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This type of PDF document can be used to track users: when the document is opened, a DNS request is performed. If the request is a FQDN unique to the PDF document, then such a DNS request logged by the DNS server is a sure indicator that the PDF document has been opened. Remark that this DNS request will have a source IP address from a DNS server, not from the user’s machine.

If the user allows a connection to be made, then a TCP connection will be established between the user’s machine and the web server.

In a corporate environment with HTTP(S) proxies, the DNS requests can be prevented from going to the Internet.

Malicious Document Targets Belgian Users

In this blog post I want to show how a malicious document (maldoc) behaves and how it can be analyzed with free tools.

A couple of weeks ago many users in Belgium received an e-mail, supposedly from a courier company, informing them that a package was waiting for them (article in Dutch).

This is an example of the e-mail:

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This e-mail contains a link to a Word document:

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The Word document contains VBA macro code to download and execute malware (downloader behavior). But MS Word contains protection features that prevent the code from running when the document is opened in Word.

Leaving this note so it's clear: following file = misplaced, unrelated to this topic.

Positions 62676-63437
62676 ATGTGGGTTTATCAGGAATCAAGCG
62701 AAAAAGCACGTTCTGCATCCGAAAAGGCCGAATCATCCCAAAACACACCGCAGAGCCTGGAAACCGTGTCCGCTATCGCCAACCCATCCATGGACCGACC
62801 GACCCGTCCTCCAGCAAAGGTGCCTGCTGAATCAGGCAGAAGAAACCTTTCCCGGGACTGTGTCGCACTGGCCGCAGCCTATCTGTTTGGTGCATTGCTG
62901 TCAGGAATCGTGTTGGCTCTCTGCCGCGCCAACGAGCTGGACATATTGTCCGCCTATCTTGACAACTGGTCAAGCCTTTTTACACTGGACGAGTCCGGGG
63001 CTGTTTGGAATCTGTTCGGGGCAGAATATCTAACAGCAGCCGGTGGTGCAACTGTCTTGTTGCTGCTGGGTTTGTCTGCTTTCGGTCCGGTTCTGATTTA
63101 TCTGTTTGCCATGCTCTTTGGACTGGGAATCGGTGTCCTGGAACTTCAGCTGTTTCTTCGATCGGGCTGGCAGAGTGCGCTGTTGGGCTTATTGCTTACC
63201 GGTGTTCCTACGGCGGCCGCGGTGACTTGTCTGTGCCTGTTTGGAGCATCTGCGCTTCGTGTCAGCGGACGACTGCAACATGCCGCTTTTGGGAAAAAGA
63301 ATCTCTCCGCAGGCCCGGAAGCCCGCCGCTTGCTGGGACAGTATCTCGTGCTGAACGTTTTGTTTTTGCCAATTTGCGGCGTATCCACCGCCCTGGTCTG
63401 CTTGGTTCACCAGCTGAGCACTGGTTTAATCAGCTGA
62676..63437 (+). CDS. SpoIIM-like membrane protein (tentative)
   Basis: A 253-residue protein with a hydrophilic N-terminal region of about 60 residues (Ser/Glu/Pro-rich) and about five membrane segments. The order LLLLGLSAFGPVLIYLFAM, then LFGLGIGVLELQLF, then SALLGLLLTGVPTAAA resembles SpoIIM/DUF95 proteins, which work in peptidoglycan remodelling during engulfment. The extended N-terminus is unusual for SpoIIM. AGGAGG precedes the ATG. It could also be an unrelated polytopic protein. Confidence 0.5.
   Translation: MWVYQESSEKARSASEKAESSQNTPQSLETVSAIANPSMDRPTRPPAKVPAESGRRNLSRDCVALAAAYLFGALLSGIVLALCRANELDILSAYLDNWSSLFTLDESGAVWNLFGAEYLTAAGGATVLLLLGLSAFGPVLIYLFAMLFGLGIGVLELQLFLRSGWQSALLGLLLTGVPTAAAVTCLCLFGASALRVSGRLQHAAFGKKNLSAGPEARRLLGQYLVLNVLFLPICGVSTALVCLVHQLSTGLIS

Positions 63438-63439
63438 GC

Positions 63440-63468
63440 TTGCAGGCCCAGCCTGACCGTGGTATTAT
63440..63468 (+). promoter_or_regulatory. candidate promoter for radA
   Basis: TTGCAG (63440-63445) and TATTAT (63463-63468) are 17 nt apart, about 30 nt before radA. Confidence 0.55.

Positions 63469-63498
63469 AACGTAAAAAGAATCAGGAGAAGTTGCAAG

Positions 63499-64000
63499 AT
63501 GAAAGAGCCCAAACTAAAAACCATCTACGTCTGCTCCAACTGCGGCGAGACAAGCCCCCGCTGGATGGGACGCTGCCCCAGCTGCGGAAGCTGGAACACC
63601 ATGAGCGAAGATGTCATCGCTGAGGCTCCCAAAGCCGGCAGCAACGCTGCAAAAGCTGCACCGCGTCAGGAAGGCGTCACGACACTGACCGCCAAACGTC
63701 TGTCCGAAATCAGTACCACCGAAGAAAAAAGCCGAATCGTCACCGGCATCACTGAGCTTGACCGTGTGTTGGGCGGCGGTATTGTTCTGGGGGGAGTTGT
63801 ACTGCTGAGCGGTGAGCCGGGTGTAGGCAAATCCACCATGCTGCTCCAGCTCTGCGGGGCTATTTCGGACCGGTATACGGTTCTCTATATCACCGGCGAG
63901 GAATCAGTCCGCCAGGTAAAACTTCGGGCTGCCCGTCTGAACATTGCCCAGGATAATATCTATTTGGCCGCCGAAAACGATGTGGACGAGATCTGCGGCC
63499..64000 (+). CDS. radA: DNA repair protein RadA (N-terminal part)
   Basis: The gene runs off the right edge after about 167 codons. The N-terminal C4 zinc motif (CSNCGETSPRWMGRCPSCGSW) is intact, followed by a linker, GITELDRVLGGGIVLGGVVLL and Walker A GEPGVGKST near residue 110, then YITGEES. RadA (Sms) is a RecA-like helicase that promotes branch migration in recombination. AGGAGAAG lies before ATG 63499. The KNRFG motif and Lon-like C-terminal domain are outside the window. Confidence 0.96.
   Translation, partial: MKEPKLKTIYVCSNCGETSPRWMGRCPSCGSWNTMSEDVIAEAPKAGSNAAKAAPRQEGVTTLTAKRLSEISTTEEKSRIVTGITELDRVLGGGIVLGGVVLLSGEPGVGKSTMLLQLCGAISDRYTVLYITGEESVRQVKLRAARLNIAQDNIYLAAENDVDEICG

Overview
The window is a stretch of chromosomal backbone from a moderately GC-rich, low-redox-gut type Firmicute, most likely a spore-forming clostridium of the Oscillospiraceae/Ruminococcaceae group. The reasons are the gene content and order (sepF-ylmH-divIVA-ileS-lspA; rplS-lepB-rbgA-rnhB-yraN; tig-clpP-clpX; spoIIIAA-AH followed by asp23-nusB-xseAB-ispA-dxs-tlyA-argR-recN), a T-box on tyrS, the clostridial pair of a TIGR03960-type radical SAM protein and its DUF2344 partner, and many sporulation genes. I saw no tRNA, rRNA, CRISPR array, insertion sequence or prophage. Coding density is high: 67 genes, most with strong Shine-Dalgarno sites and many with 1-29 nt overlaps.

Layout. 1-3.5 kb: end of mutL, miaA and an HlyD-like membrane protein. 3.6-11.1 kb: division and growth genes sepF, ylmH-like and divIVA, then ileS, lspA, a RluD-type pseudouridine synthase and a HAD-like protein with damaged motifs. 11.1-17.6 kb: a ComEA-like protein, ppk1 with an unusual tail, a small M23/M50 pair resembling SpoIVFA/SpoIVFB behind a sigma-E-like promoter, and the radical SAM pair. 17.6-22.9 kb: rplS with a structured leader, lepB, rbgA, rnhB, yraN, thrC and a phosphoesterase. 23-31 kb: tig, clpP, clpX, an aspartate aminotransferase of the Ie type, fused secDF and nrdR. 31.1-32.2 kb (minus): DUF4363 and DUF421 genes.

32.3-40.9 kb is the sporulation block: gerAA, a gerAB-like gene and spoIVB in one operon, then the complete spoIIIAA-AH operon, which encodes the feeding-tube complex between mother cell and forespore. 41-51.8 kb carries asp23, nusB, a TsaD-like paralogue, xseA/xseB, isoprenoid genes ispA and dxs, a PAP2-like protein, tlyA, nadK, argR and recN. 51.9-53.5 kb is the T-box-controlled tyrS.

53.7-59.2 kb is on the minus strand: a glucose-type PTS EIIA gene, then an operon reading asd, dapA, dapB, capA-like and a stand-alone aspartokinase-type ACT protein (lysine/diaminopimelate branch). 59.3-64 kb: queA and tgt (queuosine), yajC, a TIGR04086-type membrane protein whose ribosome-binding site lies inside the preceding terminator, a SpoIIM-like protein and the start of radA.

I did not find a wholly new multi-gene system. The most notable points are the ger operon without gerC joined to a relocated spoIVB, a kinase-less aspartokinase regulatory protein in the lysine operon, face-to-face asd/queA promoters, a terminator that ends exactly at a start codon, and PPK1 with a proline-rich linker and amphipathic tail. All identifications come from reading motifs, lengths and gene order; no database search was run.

First of all, since the Word document was downloaded from the Internet, it will be marked as such, and MS Word will open the document in Protected View:

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The user is social-engineered into clicking the Enable Editing button. Because the Word document contains VBA macros, another protection kicks in:

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By default, MS Word disables macros for documents of untrusted sources. Only after the user clicks on the Enable Content button, will the VBA macros run.

The user is presented with an empty document, but meanwhile malware was downloaded and executed invisibly to the user:

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The VBA macro code can be extracted with a free open-source tool: oledump.py.